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Re: Apple planning to use Clipper chip?

Scott Collins has commented at length on my first post on this, which
is good. Let me note again that I was communicating pretty much
exactly what I heard, and labelled my own speculations as just that.
In particular, I was not claiming the decision has been made, or that
it could reasonably be implemented.

Anyway, some comments on Scott's points:

> Based on long experience with Macs and Mac software (system and otherwise),
> I think this is highly unlikely.
> 1. Apple has a history of following the 'software only' approach in general.
> 2. Apple loudly and often touts compatability across its entire line.

The new "audio-visual" Macs (660av and 840av) have DSP hardware inside
and software for speech recognition (part of PlainTalk, I understand)
which is specific to these machines. The speech synthesis software
will run on all (or most?) machines, as the DSP is not used, but the
speech recognition only runs on the av machines (or properly
DSP-equipped machines, presumably).

This suggests the "software only" and "compatibility across its entire
line" are things of the past. (BTW, as we Mac users all know, minor
incompatibilities have often existed, as with virtual memory not
running on all platforms--how could it have?--and the differences in
FPUs, screens, etc.)

> 3. 3rd party Mac developers have little incentive to write software with mass
>    appeal (e.g., communications software) but limited applicability (because of
>    hardware requirements).

My speculation would be that the Clipper/Skipjack/Capstone deal, if it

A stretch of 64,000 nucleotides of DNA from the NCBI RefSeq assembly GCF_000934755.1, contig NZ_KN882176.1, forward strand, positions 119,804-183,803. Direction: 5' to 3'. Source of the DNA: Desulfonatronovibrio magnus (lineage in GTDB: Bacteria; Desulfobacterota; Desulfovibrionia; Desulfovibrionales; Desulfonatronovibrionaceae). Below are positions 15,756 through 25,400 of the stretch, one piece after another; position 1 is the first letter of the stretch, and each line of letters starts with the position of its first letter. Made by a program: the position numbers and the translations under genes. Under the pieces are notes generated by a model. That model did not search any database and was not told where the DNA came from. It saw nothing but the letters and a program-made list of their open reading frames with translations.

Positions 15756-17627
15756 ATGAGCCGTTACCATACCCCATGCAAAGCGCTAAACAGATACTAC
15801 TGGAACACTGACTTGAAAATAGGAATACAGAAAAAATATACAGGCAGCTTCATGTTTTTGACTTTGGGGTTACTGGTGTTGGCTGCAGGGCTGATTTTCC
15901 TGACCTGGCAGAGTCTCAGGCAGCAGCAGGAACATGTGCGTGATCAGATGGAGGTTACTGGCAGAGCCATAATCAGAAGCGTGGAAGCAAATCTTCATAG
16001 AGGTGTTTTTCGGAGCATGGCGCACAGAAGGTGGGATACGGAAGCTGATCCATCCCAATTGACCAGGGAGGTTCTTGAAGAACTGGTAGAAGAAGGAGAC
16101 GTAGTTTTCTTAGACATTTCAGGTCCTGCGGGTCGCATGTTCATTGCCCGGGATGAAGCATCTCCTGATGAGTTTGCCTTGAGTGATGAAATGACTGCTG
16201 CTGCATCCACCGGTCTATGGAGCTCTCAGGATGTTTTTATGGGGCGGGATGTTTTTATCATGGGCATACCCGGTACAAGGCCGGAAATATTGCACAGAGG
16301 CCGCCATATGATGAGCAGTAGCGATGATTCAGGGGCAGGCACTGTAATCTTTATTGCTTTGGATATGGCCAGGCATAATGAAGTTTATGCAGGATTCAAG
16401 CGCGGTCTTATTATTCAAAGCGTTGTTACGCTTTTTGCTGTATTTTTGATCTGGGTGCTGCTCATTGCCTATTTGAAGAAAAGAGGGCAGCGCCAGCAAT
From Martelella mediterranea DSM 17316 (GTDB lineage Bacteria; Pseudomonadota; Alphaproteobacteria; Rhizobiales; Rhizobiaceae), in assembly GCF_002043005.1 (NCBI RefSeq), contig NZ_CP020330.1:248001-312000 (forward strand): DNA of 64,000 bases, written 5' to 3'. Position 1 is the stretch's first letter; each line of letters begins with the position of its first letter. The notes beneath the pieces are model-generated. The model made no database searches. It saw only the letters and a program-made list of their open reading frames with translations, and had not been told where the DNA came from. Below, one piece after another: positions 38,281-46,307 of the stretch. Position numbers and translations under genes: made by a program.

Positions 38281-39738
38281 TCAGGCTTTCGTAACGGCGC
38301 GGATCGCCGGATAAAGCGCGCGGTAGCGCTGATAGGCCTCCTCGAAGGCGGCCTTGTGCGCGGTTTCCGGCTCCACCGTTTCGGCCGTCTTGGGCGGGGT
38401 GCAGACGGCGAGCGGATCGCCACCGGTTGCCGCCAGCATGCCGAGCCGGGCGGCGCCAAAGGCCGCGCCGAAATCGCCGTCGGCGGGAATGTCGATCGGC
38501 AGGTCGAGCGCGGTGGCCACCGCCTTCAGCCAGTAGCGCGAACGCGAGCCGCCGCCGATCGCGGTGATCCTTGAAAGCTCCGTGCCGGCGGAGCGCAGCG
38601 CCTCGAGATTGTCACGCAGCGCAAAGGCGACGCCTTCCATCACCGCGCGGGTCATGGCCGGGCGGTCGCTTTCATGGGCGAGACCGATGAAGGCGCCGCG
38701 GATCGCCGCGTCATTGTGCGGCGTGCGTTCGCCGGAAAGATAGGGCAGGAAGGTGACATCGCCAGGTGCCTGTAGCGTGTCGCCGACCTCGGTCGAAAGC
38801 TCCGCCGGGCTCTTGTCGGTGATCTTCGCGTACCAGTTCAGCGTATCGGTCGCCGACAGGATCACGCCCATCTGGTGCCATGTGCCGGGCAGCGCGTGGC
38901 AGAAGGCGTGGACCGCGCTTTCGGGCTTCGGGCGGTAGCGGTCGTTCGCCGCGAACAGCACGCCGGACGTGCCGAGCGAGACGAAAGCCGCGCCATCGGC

is happening at all, is some time off. Perhaps for a phone version of
the av Macs (there had been speculation that Apple was planning to use
the on-board DSP hardware for a modem tool, similar to what NeXT has
done with its hardware).

> 5. Therefore, for a standard to emerge on the Mac... 1) Apple would have to
>    begin producing machines that contained this chip; 2) Apple would have to
>    produce special system software, explicitly for this class of machines,
>    that used this chip; 3) Apple would have to produce compelling end-user
>    communications software that used clipper services on this class of machines
>    and either didn't run at all on earlier hardware, or didn't use clipper
>    technology.

#1 and #2 are already satisfied with the new generation of av Macs, as
noted above. #3 may or may not occur. My speculation is that Apple
will not go it alone, but may be in the early negotiation phases of
such a deal (perhaps an encrypted phone conferencing system, or other
phone use of the av Macs, which the Feds would have some interest in,
a la the whole Clipper thing).

I would never urge anyone to boycott Apple products on such a flimsy
basis as this story I heard from an Apple guy. I just wanted to let
the Cypherpunks know what I heard; it might make later developments
more understandable.

Anyone who wants a Mac but instead buys Windows because of this rumor
deserves what he gets.


Timothy C. May         | Crypto Anarchy: encryption, digital money,  
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